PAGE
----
As did many baseball fans, I listened in stunned silence Wednesday night when umpire Jim Joyce blew a call and stole a perfect game from Detroit pitcher Armando Galarraga. A perfect game is one of the most rare and difficult achievements in sports – taking place only 20 times in the history of baseball! And Joyce’s blown call was clear to all – even to him, as he admitted later.
You can predict the reaction. After the game, there were calls for Joyce to be fired, suspended, or disciplined in some way. He became the instant personification of evil in Detroit, and the wronged pitcher Galarraga was the instant subject of pity and empathy. For a time, it was reported that Joyce was the number one topic on Twitter. To be honest, I feared for his safety.
But something happened during the next 12 hours. When I drove to work the next morning, all the talk and comments were IN SUPPORT of Joyce! People expressed sympathy for him, admiration, even respect. There was barely any mention of the pitcher-done-wrong. The newspaper story, “Respect overwhelms ump,” went on for a good 20 inches of the outpouring of support Joyce said he received after his blown call. What could possibly have happened overnight that turned public opinion from treating Joyce as villain to near-victim?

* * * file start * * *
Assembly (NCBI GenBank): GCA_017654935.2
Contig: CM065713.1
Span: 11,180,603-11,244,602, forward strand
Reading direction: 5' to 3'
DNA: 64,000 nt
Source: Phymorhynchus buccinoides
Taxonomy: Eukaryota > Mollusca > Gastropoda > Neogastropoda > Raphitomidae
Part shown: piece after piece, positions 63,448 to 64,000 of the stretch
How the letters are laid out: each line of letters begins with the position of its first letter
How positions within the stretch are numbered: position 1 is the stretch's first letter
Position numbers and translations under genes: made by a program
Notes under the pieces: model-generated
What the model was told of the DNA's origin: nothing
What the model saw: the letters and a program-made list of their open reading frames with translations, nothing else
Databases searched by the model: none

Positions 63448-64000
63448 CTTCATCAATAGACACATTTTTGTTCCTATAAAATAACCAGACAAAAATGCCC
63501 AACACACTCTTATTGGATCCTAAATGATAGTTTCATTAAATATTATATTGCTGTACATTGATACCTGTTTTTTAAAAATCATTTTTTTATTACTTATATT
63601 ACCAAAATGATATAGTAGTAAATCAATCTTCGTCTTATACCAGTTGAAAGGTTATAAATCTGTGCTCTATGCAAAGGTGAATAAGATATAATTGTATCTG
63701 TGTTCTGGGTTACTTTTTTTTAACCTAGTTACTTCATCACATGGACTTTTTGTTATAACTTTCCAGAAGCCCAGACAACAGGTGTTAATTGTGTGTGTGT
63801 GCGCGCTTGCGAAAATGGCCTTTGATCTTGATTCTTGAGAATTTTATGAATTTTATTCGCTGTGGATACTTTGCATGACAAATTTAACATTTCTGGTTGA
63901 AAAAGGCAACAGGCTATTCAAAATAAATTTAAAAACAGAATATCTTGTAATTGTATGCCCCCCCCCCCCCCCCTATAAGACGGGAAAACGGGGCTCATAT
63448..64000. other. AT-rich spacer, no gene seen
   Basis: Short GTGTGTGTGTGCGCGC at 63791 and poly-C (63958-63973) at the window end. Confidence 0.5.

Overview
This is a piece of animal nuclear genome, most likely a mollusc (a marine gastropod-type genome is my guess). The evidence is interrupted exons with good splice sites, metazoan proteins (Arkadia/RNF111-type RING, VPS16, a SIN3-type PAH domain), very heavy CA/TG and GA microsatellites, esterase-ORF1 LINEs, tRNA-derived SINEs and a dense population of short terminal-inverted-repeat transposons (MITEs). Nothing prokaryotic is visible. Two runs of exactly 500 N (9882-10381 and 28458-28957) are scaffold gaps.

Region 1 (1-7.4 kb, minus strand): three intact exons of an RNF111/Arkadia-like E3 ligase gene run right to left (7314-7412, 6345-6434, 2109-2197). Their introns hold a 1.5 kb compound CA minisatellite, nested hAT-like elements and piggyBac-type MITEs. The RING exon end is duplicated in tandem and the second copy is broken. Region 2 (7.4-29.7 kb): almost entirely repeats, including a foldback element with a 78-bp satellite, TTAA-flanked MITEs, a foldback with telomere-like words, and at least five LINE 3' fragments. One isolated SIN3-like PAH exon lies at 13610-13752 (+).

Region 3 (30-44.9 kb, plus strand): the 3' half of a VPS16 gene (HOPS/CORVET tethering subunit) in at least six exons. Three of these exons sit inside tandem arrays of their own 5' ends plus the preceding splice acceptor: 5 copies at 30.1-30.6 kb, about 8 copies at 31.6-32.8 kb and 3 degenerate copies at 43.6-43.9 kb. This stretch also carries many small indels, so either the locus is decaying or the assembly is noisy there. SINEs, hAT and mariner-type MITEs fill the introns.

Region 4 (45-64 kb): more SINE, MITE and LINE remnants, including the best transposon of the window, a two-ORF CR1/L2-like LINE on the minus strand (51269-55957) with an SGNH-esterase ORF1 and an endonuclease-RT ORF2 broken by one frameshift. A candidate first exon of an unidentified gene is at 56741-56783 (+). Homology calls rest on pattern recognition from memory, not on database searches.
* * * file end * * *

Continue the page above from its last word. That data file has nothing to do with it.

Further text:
He apologized. He held an immediate press conference, and with tears in his eyes and a heartfelt apology, he admitted his error and showed such convincing horror at the consequences and significance of his gaffe, and the damage that he had done to Galarraga’s place in history, that he won the hearts and support of nearly all of baseball. He even hugged Galarraga and asked for his forgiveness.
Was there ever a more clear-cut example of the power of an apology, of the power of clear, immediate and honest communications? I’ve never seen such a 180-degree shift in public opinion occur in such a short amount of time. Simply put, we all make mistakes – people, organizations, companies. But an immediate apology not only “minimizes the news cycle,” it’s good public relations, good character, and good common sense.